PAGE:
CHINA is accelerating its development of its militarised drones and autonomous attack technology across the Asia-Pacific region.
A Beijing based military analyst outlined the importance of drone technology in modern warfare. The analyst Zhou Chenming said: “Drones will be so convenient and cheap when South China Sea claimants want to check out remote reefs and waters compared to warships and planes.” Mr Zhou added that China would be using the current demand for drone technology to its advantage.
Speaking to the South China Morning Post, he said: “China’s spending in this area is huge.
“It is rich in R&D human resources and it has deep and extensive technological experience.”
Mr Zhou added: “The Americans are now making massive efforts to catch up on hypersonic missiles, so how long China can keep this edge is unknown.
“But compared with other countries in Asia-Pacific, it shouldn’t be difficult to keep its lead among its neighbours for quite a long time.”
Mr Zhou now argues that this proliferation of drone and advanced military technology, “will greatly change the geopolitical balance, and make the region a powder keg.”
A recent paper from the Institute of Strategic Studies has described the risks of a dangerous proliferation of lethal drones as “inevitable”.
The paper said: “Although the proliferation of advanced weapons is normally a cause for concern regarding escalation, modern cruise missiles and unmanned aerial vehicles may today serve as weapons that smaller states can use to deter aggression from larger states.”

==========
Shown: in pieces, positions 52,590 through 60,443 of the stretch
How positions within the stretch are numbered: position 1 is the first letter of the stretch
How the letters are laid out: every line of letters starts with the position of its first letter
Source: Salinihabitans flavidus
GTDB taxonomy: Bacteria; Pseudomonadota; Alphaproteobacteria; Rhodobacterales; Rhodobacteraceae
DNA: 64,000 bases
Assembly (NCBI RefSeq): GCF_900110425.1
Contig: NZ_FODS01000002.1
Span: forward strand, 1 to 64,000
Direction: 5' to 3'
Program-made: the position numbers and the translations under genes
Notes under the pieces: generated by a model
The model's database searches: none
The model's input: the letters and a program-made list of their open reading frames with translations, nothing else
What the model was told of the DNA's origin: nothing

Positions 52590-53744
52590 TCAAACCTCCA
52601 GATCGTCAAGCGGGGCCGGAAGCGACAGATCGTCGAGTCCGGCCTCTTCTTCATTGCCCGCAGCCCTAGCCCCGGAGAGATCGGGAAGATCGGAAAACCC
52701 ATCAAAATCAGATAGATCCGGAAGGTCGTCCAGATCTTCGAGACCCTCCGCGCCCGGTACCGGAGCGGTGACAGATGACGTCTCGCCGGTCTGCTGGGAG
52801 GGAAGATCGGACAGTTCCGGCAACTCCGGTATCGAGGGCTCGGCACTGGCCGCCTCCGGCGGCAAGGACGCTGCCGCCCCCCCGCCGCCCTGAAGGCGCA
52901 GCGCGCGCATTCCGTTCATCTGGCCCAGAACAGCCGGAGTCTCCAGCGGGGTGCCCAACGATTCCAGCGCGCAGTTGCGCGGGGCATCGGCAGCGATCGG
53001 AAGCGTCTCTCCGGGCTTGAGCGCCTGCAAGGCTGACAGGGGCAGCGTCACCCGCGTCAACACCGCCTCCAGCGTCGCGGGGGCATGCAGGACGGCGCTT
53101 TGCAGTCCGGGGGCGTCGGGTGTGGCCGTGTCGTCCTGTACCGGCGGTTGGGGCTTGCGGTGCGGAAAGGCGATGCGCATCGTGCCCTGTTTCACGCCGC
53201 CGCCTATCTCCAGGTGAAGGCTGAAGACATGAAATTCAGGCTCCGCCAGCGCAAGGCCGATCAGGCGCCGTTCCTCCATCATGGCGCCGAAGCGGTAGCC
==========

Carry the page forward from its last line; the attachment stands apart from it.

There is now the consensus the growth of autonomous military technology will increase the risk of these vehicles falling into the hands of terrorists and extremists.
The Missile Technology Control Regime, MTCR, is an international body that is designed to restrict the development of ballistic missiles in the Asia-Pacific region.
China is a world leader in exporting drone technology.
This proliferation of drone technology is worsening the world’s security environment.
Referencing some of the countries China is exporting too, Zhao Tong, a fellow at the Carnegie-Tsinghua Centre for Global Policy, said: “These countries are not capable of developing a missile defence system.
“So to keep some sort of strategic deterrence or as anti-access/area-denial tools, they tend to develop some asymmetric attack weapons with a lower technological threshold, such as cruise missiles or drones, or even cooperate in such efforts.
“As a result, the situation will remain complicated for China.”